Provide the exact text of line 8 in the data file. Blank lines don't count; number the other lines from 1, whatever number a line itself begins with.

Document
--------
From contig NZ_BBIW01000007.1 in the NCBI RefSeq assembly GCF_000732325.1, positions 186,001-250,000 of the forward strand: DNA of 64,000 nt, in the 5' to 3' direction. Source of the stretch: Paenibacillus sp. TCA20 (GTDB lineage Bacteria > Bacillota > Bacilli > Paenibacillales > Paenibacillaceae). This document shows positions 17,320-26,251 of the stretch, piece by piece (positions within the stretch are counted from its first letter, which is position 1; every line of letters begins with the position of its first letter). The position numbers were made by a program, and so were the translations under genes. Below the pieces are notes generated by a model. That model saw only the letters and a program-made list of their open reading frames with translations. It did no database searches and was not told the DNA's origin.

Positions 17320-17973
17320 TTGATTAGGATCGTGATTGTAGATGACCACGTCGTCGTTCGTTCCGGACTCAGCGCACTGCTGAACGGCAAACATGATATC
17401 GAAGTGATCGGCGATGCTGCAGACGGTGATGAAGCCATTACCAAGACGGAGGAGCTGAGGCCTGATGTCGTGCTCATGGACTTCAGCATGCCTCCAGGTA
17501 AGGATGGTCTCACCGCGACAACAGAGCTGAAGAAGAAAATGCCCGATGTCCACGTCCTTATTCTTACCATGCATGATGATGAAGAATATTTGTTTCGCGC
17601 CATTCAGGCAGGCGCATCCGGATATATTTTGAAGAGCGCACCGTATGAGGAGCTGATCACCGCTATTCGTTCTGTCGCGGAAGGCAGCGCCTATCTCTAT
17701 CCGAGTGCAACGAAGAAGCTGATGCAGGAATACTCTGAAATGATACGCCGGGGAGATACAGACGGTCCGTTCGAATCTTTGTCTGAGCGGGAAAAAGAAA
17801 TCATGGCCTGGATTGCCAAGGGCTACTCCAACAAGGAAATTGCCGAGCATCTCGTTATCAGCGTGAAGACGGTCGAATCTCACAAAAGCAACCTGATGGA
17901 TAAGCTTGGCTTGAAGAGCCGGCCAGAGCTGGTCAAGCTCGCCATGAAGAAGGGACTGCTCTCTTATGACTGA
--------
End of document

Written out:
17801 TCATGGCCTGGATTGCCAAGGGCTACTCCAACAAGGAAATTGCCGAGCATCTCGTTATCAGCGTGAAGACGGTCGAATCTCACAAAAGCAACCTGATGGA